CSA Z460, 2005
Lockout. The placement of a lockout device on an energy isolating device, in accordance with an established procedure, ensuring that the energy isolating device and the equipment being controlled cannot be operated until the lockout device is removed.
Tagout. The placement of a tagout device on an energy isolating device, in accordance with an established procedure, to indicate that the energy isolating device and the equipment being controlled may not be operated until the tagout device is removed.
29 CFR 1910.147
2.14 lockout/tagout: The placement of a lock/tag on the energy isolating device in accordance with an established procedure, indicating that the energy isolating device shall not be operated until removal of the lock/tag in accordance with an established procedure. (The term “lockout/tagout” allows the use of a lockout device, a tagout device, or a combination of both.)
3.3 isolation and energy dissipation
procedure which consists of all of the four following actions:
a) isolating (disconnecting, separating) the machine (or defined parts of the machine) from all power supplies;
b) locking (or otherwise securing), if necessary (for instance in large machines or in installations), all the isolating units in the “isolated” position;
c) dissipating or restraining [containing] any stored energy which may give rise to a hazard.
NOTE Energy considered in c) above may be stored in e.g.:
d) verifying by using a safe working procedure that the actions taken according to a), b) and c) above have produced the desired effect.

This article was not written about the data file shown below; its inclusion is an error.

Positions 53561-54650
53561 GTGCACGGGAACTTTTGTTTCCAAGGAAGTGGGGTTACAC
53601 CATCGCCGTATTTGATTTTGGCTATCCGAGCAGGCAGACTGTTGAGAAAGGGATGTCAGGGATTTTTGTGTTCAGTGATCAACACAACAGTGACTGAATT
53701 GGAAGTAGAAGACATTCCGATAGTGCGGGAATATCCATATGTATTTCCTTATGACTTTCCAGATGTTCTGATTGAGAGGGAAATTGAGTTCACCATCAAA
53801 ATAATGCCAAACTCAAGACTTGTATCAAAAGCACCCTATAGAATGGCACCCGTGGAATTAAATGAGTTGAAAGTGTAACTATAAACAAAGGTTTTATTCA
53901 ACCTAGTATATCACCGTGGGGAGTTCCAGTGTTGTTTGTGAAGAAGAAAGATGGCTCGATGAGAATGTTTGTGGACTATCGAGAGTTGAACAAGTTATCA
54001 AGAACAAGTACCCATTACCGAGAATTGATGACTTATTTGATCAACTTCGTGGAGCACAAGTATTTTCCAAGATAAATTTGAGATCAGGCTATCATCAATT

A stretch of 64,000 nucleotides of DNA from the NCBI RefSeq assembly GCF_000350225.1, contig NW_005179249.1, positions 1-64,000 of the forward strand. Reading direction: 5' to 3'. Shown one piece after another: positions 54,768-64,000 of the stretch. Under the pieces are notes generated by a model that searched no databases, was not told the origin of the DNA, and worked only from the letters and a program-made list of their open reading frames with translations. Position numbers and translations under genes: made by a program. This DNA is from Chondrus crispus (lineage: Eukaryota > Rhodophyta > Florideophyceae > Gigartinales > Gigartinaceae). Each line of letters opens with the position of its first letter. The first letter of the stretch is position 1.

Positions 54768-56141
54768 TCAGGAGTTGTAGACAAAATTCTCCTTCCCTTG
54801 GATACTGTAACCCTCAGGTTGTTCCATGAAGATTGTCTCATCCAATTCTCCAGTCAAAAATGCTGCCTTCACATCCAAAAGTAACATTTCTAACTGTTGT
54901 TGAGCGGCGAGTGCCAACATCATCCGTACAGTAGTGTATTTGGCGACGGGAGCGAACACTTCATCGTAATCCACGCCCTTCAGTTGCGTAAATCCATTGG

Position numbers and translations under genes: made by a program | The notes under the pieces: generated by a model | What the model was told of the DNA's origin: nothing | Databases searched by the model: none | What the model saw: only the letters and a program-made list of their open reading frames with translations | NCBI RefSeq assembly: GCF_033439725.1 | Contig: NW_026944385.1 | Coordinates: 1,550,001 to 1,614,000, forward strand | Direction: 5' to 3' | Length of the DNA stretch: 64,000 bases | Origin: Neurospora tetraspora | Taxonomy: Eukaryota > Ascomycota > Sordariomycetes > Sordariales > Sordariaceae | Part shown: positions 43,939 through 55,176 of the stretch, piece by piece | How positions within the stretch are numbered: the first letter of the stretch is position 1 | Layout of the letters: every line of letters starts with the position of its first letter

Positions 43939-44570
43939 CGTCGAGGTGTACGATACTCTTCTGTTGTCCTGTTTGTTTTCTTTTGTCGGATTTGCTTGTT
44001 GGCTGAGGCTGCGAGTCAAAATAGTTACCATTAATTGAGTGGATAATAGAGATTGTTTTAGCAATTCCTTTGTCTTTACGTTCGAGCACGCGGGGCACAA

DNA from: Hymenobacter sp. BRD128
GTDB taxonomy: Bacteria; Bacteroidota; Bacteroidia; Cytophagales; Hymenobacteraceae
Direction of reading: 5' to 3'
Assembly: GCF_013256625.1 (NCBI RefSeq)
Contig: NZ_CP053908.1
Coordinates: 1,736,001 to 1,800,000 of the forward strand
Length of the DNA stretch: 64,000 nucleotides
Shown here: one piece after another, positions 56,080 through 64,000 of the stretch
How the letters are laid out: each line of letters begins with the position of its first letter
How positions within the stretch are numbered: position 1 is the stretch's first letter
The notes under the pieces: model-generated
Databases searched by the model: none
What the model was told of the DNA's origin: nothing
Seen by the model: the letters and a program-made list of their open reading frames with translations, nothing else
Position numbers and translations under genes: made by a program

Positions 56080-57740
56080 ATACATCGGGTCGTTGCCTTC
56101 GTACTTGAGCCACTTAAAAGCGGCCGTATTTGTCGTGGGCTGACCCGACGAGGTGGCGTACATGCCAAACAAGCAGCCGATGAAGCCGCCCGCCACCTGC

As you can see, the definitions are fairly similar, although slightly different terms may be used. The ISO standard actually provides the best guidance overall in my opinion. Note that these excerpts are all taken from the definitions sections of the relevant documents.
One of the big differences between the US and Canada is the idea of ‘tagout’ (pronounced TAG-out for those not familiar with the term). Tagout is identical to lockout with the exception of the device that is attached to the energy isolating device. Under certain circumstances the US permits the use of a tag without a lock to secure the energy isolation device. This is not permitted in Canada under any circumstance, and the term ‘tagout’ is not officially recognized. In Canada the term is often taken to mean the addition of a tag to the locking device, a mandatory part of the procedure.
Use of Controls for Energy Isolation
This is where the ‘rubber meets the road’ – how is the source of hazardous energy isolated effectively? To understand the requirements, let’s look at the definition for an Energy Isolating Device.
Energy-isolating device — a mechanical device that physically prevents the transmission or release of energy, including but not limited to the following: a manually operated electrical circuit breaker; a disconnect switch; a manually operated switch by which the conductors of a circuit can be disconnected from all ungrounded supply conductors; a line valve; a block; and other devices used to block or isolate energy (push-button selector switches and other control-type devices are not energy-isolating devices).